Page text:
Believe it or not, those healthy fruits, veggies, and whole grains we try to pack in our diets may do more than just feed our bodies well — many of them are considered to have anti-inflammatory properties. Sometimes inflammation is a good thing, we’ll give you that — it protects our body when we’ve been injured — but it can also be painful. (Think asthma and arthritis, inflamed sore throats, and cuts or scrapes.) While some have linked [1] certain foods (including chocolate, eggs, wheat, meat, and corn) to causing inflammation, there’s also evidence that a few select delectables could help prevent it, too ((Dietary strategies for improving post-prandial glucose, lipids, inflammation, and cardiovascular health [2]. O’Keefe, J.H., Gheewala, N.M., O’Keefe, J.O. Mid America Heart Institute and University of Missouri-Kansas City, Kansas City, MO. Journal of the American College of Cardiology, 2008 Jan 22;51(3):249-55. )). Here are eight foods that research suggests may actually help reduce pain.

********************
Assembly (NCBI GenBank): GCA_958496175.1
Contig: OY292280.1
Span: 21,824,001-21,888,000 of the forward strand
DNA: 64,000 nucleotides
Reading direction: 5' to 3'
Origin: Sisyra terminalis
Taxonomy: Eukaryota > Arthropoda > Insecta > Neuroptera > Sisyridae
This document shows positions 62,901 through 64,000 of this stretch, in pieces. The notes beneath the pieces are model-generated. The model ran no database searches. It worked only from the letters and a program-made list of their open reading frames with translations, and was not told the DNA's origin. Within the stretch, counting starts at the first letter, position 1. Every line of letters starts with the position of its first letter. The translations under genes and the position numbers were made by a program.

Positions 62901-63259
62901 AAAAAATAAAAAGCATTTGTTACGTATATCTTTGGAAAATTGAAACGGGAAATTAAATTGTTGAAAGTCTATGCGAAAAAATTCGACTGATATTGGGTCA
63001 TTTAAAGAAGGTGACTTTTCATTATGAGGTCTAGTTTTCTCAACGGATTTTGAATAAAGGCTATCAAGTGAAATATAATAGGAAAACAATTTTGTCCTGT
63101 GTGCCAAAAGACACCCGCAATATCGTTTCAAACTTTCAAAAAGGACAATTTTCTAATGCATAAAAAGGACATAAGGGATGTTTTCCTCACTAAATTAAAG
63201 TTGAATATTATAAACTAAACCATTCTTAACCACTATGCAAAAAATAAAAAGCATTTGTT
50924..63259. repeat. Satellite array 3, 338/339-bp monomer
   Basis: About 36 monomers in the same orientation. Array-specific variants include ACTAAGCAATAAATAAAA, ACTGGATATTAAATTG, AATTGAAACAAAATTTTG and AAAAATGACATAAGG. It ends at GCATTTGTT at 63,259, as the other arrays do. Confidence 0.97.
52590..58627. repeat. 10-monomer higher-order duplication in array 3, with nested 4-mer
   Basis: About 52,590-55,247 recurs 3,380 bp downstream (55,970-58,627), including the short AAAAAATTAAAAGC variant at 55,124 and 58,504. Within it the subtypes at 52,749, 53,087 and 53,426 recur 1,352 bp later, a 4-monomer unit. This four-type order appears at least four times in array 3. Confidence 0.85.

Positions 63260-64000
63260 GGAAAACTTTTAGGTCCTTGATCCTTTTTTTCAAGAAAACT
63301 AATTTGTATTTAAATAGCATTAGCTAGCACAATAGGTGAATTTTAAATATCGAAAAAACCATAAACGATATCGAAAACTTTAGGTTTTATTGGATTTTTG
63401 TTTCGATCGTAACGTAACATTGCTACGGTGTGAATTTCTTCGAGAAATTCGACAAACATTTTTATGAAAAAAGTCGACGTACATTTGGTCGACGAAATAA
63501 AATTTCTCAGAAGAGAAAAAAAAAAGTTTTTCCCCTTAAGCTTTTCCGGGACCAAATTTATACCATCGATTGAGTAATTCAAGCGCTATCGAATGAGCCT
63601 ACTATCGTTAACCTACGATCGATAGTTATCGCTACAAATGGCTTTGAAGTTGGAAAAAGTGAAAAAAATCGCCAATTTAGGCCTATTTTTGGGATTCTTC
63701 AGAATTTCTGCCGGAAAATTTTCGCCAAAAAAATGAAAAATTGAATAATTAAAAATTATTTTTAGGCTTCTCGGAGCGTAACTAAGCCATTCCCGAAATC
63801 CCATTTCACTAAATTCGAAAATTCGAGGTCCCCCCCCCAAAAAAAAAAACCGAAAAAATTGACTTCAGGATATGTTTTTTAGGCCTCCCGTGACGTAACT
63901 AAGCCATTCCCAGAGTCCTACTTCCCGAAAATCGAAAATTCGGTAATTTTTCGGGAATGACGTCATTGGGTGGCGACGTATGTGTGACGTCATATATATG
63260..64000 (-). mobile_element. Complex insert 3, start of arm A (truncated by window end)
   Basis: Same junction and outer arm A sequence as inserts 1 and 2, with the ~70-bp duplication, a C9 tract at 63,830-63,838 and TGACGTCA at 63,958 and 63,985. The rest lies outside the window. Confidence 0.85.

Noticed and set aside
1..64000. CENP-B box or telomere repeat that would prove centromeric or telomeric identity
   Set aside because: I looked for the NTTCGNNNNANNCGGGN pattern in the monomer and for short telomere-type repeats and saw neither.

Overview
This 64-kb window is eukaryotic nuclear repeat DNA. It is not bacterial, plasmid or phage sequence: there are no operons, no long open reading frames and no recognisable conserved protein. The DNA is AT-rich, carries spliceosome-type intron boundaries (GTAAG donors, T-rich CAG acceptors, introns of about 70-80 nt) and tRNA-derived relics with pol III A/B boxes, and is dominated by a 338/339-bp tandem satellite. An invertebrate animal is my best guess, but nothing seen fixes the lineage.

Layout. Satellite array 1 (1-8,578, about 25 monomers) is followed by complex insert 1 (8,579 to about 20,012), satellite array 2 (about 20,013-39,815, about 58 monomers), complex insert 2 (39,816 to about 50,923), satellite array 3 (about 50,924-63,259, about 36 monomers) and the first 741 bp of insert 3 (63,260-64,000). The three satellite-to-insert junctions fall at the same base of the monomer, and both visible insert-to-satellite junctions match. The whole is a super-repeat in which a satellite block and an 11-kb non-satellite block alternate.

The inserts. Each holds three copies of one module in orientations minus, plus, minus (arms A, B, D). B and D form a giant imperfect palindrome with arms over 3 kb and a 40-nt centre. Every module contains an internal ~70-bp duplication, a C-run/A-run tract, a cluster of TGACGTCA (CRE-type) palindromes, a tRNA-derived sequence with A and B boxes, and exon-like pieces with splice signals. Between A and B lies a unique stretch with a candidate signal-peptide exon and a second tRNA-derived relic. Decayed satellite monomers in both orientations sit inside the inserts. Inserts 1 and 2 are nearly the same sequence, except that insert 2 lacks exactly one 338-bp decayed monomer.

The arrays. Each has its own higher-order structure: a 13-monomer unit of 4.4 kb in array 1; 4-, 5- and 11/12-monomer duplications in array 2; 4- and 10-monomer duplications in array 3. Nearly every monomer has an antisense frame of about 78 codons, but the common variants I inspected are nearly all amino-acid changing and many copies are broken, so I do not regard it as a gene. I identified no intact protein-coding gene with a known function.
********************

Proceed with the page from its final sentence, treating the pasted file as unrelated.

ginger

1. Ginger. Ginger [3] is basically a wonder root. It combats nausea and motion sickness, and fights off pain with itsanti-inflammatory [4] properties ((Ginger — an herbal medicinal product with broad anti-inflammatory actions [5]. Grzanna R., Lindmark L., Frondoza C.G., RMG Biosciences, Inc. Journal of Medicinal Food, 2005 Summer;8(2):125-32.)). Some especially great news for the ladies: One study showed that ginger (specifically in the form of a 250g or 500g capsule of powdered ginger) was as effective as ibuprofen in relieving menstrual pain ((Comparison of effects of ginger, mefenamic acid, and ibuprofen on pain in women with primary dysmenorrhea. [6] Ozgoli G., Goli M., Moattar F., Nursing and Midwifery School, Shahid Beheshti University of Medical Sciences, Tehran, Iran. Journal of Alternative and Complementary Medicine, 2009 Feb;15(2):129-32.))! Plus, ginger can be ingested a variety of ways, from supplements, to tea and cookies [7], to stir fry [8].